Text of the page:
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Bill Thayer

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 [decorative delimiter] Class of 1886

Vol. III

(Born N. Y.)

Seward Mott

(Ap'd N. Y.)


Born Aug. 21, 1861, Mechanicville, NY.​a

Military History. — Cadet at the Military Academy, July 1, 1881, to  p405 July 1, 1886, when he was graduated and promoted in the Army to

Add. Second Lieut., 6th Cavalry, July 1, 1886.

Second Lieut., 6th Cavalry, July 6, 1886.

Served: on frontier duty at Ft. Thomas, Ara., Oct. 4 to Nov. 30, 1886, — and San Carlos, Ara., to Mar. 11, 1887.

Died, Mar. 11, 1887, of Injuries received in an Assault made upon Him by an Indian: Aged 25.​b

See Annual Association of Graduates, U. S. M. A., 1887, for an obituary notice.º

Buried, Woodlawn Cemetery, Hamilton, NY.

Thayer's Notes:

a Lt. Mott's birthdate is from E. D. Harris, Genealogical Charts (1918), as cited in the Mott Family Genealogy Pages, once at RootsWeb but now offline; his birthplace is as given by Clare V. McKanna Jr. in White Justice in Arizona: Apache Murder Trials in the Nineteenth Century (Texas Tech University Press, 2005), p108.

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b Accounts of Lt. Mott's death differ very substantially. Here is a contemporaneous report in The Cornell Daily Sun, Apr. 5, 1887; it contradicts the AOG obituary on at least one important point:

Seward Mott '82.

Among the members of the class of '82, few took as much interest in class and college affairs as Seward Mott of Bouckville, N. Y. Although comparatively young when he entered, he took a good rank in his class and an active part in class politics. His intimate friends, particularly his class-mates who were in Delta Upsilon, to which fraternity he belonged, will remember his tenderhearted devotion to those whom he liked and the droll humor which made his company so agreeable. At the end of his Sophomore year he left Cornell to prepare to enter West Point military academy. He finally secured an appointment, and after four years of hard work took his rank in 1886. He was at once commissioned for service and stationed under Captain Pierce at the White Mt. Indian reservation agency in the south eastern part of Arizona. He was detailed to take charge of a body of Indians who were digging ditches and building dams for a system of local irrigation. Two of the Indians became unruly and were put in confinement. This so enraged a son of one of the prisoners that he attacked Lieutenant Mott who was unarmed. The Indian shot Mott before bystanders could come to his rescue. Mott pluckily rode back to the agency, nearly ten miles. His wounds were at first thought slight but they terminated in his death in the early part of March.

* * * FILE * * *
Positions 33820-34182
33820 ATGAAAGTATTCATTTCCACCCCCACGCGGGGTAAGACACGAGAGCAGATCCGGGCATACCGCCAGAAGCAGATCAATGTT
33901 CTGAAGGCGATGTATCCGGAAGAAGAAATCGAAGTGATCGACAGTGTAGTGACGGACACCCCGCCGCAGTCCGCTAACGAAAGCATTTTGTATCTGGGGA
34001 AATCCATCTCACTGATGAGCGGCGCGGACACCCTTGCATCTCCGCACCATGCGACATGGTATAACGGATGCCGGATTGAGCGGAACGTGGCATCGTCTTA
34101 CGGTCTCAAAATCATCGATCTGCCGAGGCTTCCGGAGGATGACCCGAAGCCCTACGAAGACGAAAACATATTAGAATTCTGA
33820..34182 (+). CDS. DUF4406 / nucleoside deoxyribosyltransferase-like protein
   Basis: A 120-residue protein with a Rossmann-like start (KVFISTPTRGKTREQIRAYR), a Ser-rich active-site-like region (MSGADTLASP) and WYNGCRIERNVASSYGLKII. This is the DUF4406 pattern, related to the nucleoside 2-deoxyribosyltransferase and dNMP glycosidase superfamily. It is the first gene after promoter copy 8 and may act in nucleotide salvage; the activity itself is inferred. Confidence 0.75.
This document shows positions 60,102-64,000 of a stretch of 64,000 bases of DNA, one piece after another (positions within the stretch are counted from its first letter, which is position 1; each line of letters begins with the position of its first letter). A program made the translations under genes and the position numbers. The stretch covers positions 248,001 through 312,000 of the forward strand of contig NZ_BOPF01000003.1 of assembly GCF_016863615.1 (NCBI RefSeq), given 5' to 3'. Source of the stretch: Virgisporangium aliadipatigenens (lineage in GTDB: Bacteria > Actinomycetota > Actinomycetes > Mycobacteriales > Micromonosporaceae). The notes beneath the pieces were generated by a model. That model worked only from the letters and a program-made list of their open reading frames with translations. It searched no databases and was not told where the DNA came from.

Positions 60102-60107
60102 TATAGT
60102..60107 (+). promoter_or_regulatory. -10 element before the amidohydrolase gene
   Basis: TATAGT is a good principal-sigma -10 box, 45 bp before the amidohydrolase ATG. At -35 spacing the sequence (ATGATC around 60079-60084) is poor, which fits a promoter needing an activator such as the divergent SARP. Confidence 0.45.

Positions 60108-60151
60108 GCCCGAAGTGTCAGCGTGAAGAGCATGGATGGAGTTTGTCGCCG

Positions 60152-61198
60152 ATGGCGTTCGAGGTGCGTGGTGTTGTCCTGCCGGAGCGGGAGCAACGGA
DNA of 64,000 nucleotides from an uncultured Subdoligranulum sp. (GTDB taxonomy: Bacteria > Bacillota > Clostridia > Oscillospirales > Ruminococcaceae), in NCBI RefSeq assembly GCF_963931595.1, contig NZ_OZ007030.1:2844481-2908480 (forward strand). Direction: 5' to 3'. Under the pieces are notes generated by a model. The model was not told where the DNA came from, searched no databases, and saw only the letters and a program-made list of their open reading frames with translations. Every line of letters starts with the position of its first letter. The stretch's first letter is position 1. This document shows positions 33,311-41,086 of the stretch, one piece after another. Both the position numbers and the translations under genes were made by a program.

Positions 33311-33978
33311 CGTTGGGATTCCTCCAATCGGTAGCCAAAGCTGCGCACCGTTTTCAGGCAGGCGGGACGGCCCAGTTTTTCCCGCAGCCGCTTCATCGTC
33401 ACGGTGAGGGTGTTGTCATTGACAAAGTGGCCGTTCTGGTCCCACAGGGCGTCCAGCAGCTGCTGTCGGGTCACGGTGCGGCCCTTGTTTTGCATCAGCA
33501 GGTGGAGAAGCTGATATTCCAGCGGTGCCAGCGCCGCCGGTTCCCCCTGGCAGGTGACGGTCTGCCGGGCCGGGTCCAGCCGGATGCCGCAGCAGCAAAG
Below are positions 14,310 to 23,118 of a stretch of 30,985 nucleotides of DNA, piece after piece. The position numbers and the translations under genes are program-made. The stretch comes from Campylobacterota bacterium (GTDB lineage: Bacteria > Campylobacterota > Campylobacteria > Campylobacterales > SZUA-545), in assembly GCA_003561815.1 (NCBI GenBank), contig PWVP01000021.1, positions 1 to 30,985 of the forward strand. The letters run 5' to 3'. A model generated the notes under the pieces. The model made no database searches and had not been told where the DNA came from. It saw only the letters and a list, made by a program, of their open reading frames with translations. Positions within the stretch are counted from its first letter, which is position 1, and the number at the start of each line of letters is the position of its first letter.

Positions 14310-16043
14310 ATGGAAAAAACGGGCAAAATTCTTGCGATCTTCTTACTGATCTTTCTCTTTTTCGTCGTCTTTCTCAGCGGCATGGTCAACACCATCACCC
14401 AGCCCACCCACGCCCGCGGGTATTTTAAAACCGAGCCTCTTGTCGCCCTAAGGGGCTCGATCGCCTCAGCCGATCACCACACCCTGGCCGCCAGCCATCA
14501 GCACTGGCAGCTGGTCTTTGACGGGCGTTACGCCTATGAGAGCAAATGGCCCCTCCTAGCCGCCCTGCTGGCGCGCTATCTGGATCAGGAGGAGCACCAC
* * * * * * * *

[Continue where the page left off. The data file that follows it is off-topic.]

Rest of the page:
William Sparks, The Apache Kid, a Bear Fight and Other True Stories of the Old West (Skelton Publishing, Los Angeles, 1926) is said to have a detailed account of the shooting of Mott, pp20‑21. The book is rare, and I haven't seen it.

Lt. Mott was the son of Samuel R. Mott, founder of a cider company which is still with us as the Mott's brand under the corporate umbrella of the Dr Pepper Snapple Group. According to a Utica (NY) Observer-Dispatch review, once online but now with the continued shrinkage of the Web permanently removed, of Sweet Cider Days: A History of Mott's in Bouckville, New York a book by Jim Ford, 2010: "Mott's son Seward Mott was the first town of Madison resident to graduate from West Point, but on his first duty station at the Arizona Territory he was killed by an Apache in 1887. Grieving the loss of his youngest son, Mott then withdrew from the business and instead got into politics." The story is partially confirmed in a brief "Company History" section of the Mott's website.

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Page updated: 31 Mar 18